We'll help you find the right solution for your needs
Does this sound like your topic?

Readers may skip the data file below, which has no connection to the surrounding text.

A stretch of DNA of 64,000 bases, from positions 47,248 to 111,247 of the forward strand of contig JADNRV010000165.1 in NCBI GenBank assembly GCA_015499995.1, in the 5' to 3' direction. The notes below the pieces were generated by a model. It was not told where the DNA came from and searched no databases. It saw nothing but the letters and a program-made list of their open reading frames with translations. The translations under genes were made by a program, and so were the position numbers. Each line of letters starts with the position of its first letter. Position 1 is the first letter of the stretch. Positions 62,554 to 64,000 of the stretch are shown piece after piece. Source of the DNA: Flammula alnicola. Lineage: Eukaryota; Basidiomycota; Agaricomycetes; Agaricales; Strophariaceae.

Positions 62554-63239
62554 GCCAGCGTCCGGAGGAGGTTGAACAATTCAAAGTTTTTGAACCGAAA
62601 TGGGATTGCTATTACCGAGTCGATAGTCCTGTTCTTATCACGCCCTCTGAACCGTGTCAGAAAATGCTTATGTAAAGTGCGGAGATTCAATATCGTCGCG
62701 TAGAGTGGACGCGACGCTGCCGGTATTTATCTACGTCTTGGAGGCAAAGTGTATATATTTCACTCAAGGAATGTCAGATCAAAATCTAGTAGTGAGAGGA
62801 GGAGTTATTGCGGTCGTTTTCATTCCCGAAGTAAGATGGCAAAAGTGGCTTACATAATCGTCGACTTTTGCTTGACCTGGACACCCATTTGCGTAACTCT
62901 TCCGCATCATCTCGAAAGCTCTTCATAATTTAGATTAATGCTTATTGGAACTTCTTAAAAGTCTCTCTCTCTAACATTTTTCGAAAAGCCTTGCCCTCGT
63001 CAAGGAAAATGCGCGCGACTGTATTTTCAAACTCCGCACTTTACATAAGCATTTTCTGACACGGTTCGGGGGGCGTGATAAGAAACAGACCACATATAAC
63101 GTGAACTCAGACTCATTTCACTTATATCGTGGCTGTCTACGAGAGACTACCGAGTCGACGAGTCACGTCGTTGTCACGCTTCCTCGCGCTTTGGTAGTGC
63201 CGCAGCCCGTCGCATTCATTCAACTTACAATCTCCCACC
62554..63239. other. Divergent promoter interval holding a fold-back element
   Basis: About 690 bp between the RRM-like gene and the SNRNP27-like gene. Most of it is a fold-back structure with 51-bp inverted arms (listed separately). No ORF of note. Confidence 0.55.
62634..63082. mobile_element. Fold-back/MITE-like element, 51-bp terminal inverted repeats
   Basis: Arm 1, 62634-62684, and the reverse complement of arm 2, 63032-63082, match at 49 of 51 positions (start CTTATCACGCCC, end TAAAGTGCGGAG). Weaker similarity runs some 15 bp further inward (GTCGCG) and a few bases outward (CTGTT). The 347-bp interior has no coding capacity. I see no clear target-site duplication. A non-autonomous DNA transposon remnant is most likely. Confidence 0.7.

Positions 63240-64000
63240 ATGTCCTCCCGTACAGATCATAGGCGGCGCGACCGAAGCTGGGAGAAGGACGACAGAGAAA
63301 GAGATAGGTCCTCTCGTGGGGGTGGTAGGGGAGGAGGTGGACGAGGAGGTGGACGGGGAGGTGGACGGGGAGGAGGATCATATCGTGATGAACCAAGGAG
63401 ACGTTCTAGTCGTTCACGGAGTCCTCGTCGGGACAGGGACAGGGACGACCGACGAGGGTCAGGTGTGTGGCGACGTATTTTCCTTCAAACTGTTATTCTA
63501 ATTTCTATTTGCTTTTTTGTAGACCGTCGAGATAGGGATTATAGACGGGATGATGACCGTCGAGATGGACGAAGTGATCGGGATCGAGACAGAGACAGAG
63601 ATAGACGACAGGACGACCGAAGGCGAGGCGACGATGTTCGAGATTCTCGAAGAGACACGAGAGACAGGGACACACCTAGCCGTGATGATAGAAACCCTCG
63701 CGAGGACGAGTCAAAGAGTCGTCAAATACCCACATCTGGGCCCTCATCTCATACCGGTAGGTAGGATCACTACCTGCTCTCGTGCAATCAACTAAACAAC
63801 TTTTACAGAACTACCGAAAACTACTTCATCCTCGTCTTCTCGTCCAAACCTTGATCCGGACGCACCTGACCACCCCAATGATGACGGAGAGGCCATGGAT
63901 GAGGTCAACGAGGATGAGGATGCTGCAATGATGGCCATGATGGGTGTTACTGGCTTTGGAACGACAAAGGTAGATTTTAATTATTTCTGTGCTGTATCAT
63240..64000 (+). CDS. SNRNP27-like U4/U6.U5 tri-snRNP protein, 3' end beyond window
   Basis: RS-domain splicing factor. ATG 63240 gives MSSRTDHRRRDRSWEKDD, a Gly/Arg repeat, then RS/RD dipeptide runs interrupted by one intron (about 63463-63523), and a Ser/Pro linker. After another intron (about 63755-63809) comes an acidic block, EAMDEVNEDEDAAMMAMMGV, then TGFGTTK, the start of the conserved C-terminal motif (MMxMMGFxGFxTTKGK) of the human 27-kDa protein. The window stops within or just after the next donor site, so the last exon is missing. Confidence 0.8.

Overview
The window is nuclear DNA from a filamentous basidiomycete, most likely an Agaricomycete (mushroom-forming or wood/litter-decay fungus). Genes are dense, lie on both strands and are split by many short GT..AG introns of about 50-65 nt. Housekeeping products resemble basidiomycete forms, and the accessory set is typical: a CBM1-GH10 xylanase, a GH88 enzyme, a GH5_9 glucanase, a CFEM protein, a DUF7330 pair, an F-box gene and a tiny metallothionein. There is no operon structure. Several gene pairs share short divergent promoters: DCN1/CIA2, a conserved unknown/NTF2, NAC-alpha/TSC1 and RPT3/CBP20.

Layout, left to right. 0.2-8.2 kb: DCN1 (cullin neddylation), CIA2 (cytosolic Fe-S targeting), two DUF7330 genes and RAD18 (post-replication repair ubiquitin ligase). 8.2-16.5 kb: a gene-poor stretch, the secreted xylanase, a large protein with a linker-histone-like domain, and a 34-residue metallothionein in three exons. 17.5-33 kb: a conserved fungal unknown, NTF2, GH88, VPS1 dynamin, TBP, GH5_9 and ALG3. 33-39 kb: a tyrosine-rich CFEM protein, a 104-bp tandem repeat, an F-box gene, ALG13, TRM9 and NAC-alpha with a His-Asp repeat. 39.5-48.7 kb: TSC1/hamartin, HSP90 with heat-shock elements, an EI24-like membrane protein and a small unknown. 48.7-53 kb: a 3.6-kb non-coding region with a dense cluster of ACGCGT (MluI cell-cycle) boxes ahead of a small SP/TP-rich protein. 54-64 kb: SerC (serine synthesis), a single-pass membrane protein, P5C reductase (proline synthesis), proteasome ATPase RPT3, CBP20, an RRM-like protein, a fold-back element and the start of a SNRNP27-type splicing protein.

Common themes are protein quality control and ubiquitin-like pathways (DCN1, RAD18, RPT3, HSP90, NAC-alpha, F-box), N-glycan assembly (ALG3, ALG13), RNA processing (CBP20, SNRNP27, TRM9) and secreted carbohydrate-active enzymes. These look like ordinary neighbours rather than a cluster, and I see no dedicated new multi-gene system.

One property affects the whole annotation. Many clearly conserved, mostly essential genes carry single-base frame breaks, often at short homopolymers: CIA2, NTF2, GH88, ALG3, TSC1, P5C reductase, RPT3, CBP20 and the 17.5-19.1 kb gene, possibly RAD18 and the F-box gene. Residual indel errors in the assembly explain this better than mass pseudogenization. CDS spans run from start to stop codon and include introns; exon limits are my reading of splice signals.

The Plea Bargain The plea bargain is an accepted, necessary and critical component of the criminal justice system throughout the entire United States. The term "plea bargain" refers to an agreement, usually in writing, in a criminal case in which the prosecutor and the defendant, through counsel, agree to resolve the matter against the defendant, as an alternative to going to trial. In a plea bargain, the defendant usually agrees to plead guilty, to a lesser offense (or fewer offenses) than charged. In the United States, the vast majority of felony cases in both state and federal courts are resolved through plea bargains as opposed to jury trials. In exchange for the defendant's guilty plea, the prosecutor in most cases agrees to accept a reduced jail or prison sentence, probation, or a smaller fine. A plea bargain is subject to approval by the court, and an important consideration is that a judge is not bound by the terms of a plea agreement if, in the judge's opinion, the terms of the plea bargain are not appropriate in the case before him/her. A defendant may want to accept and the prosecution may wish to offer a plea bargain in order to avoid the uncertainty of the jury trial, as the outcome of a trial will be uncertain for both the defendant as well as the prosecution. A plea agreement may be reached at any time during a criminal case, and even during the trial in some cases. If, pursuant to a plea bargain, the defendant pleads guilty to a misdemeanor offense, the terms of the negotiations will be entered upon the record of the justice or municipal court, before either a justice court justice of the peace or a municipal court judge. Then, the judge will sentence the defendant pursuant to the terms of the negotiations. If, pursuant to a plea bargain, the defendant pleads guilty to a gross misdemeanor or felony offense, the terms of the negotiations will be entered upon the record of the justice court before a justice court justice of the peace, and the final plea and sentencing will be heard in the county's district court, before a district court judge.